The Battle (or massacre) of Wounded Knee took place on the morning of December 29, 1890, and is known as the event that ended the last of the Indian wars in America. As the year came to a close, the Seventh Cavalry of the United States Army brought a horrific end to the century-long U.S. government-Indian armed conflicts. Was the battle of Wounded Knee Creek a cruel massacre amongst the Indian race or was this yet another triumph for our brave soldiers? .
On the bone-chilling morning of December 29, devotees of the newly created Ghost Dance religion made a lengthy trek to the Pine Ridge Sioux Reservation in South Dakota to seek protection from military apprehension after hearing news of Chief Sitting Bull's death. Most of the frightened followers of Sitting Bull surrendered at Sitting Rock Agency however others attempted to escape arrest by heading south through the rugged terrain of the Badlands. Those fleeing gained forces with the aging Chief Big Foot who was ordered by Major Samuel M. Whitside of the 7th Cavalry to bring the Indians to Wounded Knee Creek. The intent of this meeting was to disarm the Indians and send them to a reservation; however, the Indians believed that soon they would regain their power.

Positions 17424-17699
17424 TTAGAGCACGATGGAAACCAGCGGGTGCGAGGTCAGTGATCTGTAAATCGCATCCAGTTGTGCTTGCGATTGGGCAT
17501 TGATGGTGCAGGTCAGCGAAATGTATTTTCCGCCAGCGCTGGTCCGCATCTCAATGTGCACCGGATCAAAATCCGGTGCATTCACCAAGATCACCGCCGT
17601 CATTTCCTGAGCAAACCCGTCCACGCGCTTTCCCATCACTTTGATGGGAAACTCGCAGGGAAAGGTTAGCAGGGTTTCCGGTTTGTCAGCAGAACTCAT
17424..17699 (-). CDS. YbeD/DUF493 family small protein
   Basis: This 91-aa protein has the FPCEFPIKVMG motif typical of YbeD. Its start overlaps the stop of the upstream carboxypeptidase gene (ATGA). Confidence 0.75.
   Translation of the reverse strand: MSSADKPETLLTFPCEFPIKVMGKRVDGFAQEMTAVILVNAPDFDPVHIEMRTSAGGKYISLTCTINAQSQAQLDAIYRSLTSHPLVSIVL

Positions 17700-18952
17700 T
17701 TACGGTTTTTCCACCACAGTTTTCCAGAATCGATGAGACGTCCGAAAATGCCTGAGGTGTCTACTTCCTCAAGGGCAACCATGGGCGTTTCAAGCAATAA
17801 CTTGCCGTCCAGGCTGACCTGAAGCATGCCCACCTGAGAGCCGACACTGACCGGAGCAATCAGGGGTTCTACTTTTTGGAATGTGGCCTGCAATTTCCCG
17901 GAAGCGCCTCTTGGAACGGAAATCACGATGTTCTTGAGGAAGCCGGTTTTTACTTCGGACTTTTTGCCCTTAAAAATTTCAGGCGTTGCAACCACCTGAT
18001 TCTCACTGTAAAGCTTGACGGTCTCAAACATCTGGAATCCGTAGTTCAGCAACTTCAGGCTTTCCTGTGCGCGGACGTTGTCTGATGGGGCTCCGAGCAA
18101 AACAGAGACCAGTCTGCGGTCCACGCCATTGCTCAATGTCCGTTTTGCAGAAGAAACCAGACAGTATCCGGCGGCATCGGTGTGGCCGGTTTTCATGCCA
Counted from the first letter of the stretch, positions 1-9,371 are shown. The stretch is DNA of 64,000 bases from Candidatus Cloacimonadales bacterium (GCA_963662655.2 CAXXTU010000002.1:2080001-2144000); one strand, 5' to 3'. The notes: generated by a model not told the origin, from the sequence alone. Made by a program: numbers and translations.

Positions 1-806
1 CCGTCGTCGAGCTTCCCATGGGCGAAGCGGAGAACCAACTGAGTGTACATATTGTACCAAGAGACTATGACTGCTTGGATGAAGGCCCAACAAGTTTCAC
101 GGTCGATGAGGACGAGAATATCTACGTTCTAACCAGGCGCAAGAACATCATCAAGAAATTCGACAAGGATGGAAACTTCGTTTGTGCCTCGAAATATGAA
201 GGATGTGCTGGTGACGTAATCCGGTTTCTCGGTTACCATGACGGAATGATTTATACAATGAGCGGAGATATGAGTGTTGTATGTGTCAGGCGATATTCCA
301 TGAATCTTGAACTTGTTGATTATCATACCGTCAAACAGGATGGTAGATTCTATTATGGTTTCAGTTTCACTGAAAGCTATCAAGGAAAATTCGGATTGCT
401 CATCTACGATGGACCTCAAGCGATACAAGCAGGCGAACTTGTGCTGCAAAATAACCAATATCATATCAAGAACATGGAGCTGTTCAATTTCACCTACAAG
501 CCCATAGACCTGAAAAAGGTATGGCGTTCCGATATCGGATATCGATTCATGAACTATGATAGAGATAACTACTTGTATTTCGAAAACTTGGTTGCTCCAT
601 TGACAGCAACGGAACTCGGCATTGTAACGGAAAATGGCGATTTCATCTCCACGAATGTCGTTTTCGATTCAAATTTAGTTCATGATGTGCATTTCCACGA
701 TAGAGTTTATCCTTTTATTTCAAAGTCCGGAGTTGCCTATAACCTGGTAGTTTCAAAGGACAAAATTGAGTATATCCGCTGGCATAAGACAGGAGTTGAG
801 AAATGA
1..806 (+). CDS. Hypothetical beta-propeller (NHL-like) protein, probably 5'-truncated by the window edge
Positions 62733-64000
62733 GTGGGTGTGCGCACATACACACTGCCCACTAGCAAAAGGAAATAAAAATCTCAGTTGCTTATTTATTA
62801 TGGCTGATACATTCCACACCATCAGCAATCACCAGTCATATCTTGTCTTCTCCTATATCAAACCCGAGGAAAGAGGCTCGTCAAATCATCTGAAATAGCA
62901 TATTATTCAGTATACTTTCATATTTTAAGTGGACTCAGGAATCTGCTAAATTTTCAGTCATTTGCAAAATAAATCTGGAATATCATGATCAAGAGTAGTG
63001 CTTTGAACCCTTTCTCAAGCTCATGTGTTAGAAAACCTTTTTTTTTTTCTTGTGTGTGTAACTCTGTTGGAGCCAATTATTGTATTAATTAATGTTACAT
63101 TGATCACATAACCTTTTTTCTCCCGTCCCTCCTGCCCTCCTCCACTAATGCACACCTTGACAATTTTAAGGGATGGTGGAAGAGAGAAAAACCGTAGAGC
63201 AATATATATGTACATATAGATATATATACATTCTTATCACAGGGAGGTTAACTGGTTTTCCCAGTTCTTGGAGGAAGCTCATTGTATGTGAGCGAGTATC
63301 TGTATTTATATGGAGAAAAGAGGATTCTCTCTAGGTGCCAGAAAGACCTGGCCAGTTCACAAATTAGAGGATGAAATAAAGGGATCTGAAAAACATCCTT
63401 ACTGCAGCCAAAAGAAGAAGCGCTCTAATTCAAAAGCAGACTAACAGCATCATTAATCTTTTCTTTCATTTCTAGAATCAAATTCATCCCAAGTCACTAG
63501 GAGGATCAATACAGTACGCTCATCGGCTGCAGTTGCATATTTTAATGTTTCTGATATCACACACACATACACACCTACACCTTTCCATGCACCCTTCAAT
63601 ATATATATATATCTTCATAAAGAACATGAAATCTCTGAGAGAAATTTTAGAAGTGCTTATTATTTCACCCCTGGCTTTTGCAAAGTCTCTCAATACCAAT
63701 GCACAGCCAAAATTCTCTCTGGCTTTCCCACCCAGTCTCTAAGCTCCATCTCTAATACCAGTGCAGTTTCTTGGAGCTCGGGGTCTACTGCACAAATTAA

The Ghost Dance chants, their "bulletproof" white ghost shirts and Yellow Bird's speech was not enough to protect the hundreds of Indian men, women and children that were injured or killed that night. There, on the snowy banks of Wounded Knee Creek, one hundred forty-six Indians were massacred in a highly charged, violent encounter with U.S. soldiers. As the remaining troopers began the grim chore of getting rid of the corpses, a blizzard swept in from the North. A few days later they returned to complete the job. Scattered fighting continued, but the massacre at Wounded Knee effectively stifled the Ghost Dance movement and ended the Indian Wars. .
The Wounded Knee Massacre was not only a culmination of a clash of cultures but also represented a failure of governmental Indian policies.